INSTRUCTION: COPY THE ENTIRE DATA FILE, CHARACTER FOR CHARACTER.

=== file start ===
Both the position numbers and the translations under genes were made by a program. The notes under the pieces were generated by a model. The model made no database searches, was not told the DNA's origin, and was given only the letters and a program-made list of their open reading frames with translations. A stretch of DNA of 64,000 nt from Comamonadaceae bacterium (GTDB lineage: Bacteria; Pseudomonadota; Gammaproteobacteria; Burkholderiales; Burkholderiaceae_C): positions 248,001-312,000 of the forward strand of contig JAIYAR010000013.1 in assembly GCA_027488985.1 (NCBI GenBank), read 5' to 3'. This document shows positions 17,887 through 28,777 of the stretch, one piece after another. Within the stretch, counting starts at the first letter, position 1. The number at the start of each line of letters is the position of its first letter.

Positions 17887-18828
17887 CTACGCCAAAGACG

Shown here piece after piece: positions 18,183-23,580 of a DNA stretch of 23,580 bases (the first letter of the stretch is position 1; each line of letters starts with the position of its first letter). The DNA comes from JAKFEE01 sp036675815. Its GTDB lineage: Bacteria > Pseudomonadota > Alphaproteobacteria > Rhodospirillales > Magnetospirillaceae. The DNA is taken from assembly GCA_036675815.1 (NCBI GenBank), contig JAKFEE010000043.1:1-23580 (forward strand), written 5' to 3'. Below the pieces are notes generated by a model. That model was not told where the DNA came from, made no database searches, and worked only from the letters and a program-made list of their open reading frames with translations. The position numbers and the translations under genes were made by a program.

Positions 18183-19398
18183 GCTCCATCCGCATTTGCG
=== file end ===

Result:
Both the position numbers and the translations under genes were made by a program. The notes under the pieces were generated by a model. The model made no database searches, was not told the DNA's origin, and was given only the letters and a program-made list of their open reading frames with translations. A stretch of DNA of 64,000 nt from Comamonadaceae bacterium (GTDB lineage: Bacteria; Pseudomonadota; Gammaproteobacteria; Burkholderiales; Burkholderiaceae_C): positions 248,001-312,000 of the forward strand of contig JAIYAR010000013.1 in assembly GCA_027488985.1 (NCBI GenBank), read 5' to 3'. This document shows positions 17,887 through 28,777 of the stretch, one piece after another. Within the stretch, counting starts at the first letter, position 1. The number at the start of each line of letters is the position of its first letter.

Positions 17887-18828
17887 CTACGCCAAAGACG

Shown here piece after piece: positions 18,183-23,580 of a DNA stretch of 23,580 bases (the first letter of the stretch is position 1; each line of letters starts with the position of its first letter). The DNA comes from JAKFEE01 sp036675815. Its GTDB lineage: Bacteria > Pseudomonadota > Alphaproteobacteria > Rhodospirillales > Magnetospirillaceae. The DNA is taken from assembly GCA_036675815.1 (NCBI GenBank), contig JAKFEE010000043.1:1-23580 (forward strand), written 5' to 3'. Below the pieces are notes generated by a model. That model was not told where the DNA came from, made no database searches, and worked only from the letters and a program-made list of their open reading frames with translations. The position numbers and the translations under genes were made by a program.

Positions 18183-19398
18183 GCTCCATCCGCATTTGCG